I can remember talking to family and friends when I first started my financial planning education. One of the most challenging questions that I received was "how much money can I make". The first time I heard it I quickly tried to find the answer as I wanted to know it myself.
However, over time (and after finishing my financial planning education) I have realized that financial planning’s main focus should not be placed on growing wealth for wealth’s sake. Money is a tool, a tool that we use to acquire the things we need and want. Wealth can lead to happiness but only through the freedom that it provides. With that said we have to understand the goal of financial planning and its limitations.
Financial Planning Alone Does Not Make Millionaires
There are many variables that go into the success of a financial plan. Ultimately financial success is earned by the client not the financial planner. This is due to the fact that the control of how a financial plan implemented is an individual’s choice. The simple decisions that we make every day usually have the largest impact on our financial future. These little decisions can also be described as our behaviors.
In addition income, expenses, debt and life style choices impact one’s ability to achieve financial freedom. The financial plan is the road map that can get you there, if it is followed. The decision to follow it rests solely with you.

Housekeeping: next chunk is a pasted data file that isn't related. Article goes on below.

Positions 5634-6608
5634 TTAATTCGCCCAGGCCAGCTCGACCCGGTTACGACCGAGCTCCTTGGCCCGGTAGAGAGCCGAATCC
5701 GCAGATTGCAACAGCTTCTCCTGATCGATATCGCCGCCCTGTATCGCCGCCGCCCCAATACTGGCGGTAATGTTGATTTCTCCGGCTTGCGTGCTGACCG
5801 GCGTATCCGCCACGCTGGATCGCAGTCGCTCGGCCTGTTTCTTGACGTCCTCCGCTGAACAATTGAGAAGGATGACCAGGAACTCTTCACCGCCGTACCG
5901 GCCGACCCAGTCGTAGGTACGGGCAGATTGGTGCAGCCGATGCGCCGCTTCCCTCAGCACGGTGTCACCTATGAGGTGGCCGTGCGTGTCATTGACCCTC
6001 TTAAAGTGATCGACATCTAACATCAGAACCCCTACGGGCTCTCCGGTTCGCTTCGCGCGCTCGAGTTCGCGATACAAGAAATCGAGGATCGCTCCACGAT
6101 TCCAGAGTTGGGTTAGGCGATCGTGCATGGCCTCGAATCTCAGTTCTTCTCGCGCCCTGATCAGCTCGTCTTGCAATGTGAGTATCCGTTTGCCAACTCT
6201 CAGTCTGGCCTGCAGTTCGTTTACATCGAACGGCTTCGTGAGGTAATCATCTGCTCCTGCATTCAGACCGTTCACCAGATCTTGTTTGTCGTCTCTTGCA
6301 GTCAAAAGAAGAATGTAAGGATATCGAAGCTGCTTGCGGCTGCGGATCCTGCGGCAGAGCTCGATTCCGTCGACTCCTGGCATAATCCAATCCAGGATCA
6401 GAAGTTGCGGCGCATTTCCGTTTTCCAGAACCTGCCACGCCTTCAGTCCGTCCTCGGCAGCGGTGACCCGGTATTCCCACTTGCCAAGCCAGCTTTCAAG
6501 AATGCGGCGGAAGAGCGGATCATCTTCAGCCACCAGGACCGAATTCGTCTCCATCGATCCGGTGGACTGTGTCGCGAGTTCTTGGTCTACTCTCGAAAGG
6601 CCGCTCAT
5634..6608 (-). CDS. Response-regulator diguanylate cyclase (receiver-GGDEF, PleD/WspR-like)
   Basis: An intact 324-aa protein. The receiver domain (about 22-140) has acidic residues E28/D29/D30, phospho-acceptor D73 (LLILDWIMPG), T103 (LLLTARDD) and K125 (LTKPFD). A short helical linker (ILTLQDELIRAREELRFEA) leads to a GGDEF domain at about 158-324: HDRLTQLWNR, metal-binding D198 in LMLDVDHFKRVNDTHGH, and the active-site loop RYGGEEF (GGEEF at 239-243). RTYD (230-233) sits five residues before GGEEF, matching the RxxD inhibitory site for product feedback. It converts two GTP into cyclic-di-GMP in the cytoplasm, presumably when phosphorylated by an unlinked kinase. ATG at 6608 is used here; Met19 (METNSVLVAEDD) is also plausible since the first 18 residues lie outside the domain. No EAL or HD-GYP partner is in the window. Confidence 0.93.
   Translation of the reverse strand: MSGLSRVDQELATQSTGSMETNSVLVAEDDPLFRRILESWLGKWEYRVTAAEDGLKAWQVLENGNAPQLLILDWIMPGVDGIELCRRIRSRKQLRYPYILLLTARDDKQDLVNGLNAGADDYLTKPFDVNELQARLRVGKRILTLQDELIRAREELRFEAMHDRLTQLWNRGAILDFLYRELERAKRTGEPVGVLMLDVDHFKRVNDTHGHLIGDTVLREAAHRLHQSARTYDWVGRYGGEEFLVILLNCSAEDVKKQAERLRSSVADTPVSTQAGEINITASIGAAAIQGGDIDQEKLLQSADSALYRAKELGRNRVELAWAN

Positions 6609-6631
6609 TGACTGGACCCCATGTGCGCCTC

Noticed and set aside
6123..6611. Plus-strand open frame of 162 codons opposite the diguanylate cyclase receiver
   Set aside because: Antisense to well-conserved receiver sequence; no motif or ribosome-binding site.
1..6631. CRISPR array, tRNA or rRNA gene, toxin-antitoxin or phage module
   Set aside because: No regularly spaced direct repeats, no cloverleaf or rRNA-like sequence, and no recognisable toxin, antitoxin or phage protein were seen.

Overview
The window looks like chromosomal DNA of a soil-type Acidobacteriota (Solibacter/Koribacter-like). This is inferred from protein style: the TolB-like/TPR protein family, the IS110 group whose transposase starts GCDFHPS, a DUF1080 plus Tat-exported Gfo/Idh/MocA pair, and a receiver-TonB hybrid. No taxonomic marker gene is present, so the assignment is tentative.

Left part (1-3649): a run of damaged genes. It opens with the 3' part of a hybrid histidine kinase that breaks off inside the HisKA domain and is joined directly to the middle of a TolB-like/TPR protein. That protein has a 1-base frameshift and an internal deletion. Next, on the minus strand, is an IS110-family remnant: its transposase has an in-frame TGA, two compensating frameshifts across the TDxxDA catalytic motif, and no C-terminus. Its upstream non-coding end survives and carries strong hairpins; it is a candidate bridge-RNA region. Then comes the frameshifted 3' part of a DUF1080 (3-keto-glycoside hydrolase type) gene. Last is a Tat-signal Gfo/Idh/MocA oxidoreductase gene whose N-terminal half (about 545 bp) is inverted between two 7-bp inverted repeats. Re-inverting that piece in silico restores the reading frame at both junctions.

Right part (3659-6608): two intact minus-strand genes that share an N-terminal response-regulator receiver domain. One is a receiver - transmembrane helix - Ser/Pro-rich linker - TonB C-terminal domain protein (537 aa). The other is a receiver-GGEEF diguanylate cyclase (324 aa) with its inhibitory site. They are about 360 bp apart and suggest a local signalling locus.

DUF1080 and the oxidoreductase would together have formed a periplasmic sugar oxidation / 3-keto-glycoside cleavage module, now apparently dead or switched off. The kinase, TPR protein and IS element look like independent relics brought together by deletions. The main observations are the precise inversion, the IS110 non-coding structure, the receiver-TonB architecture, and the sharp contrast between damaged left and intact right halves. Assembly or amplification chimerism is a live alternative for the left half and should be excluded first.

Financial Plans Include Many Assumptions
Financial Planning is a complex and challenging exercise (and profession for that matter). If you have read some of my other posts then you would know that a comprehensive financial planning includes portfolio management, retirement planning, estate planning, tax planning, risk management and life planning. Each one of these elements alone has many contingent factors and laws that impact the outcome of the decision.
Consider attempting to get all of these elements to work together harmoniously. It is due to all of these factors that financial planners are forced to make calculated assumptions about the future. Some assumptions for example include stock market performance, tax law changes, retirement account regulation, inflation rates and potential future financial liabilities. All of these affect the outcome of even the best financial plan.
Implementing a Financial Plan is Hard Work
A financial plan, by itself, will not improve a financial situation. The most challenging part of the financial planning process is the implementation. This is due to the fact that often there are some behaviors that have to be modified in order for the plan to actually work.
Our behaviors, especially the older we get, are difficult to change. Achieving financial freedom is difficult; your expectations when getting started in the financial planning process should be adjusted accordingly.
Probably the most difficult part of implementing a financial plan is the sacrifices that most must make. Many of us live beyond our means; this is especially true when you account for a lack of savings and investments. To ensure that you are ready to implement a financial plan I recommend mentality preparing for the journey ahead.
I hope this article clearly articulates the variables that can affect the outcome of a financial plan. Understanding the assumptions that go into a financial plan and the hard work that’s needed to implement it is extremely important.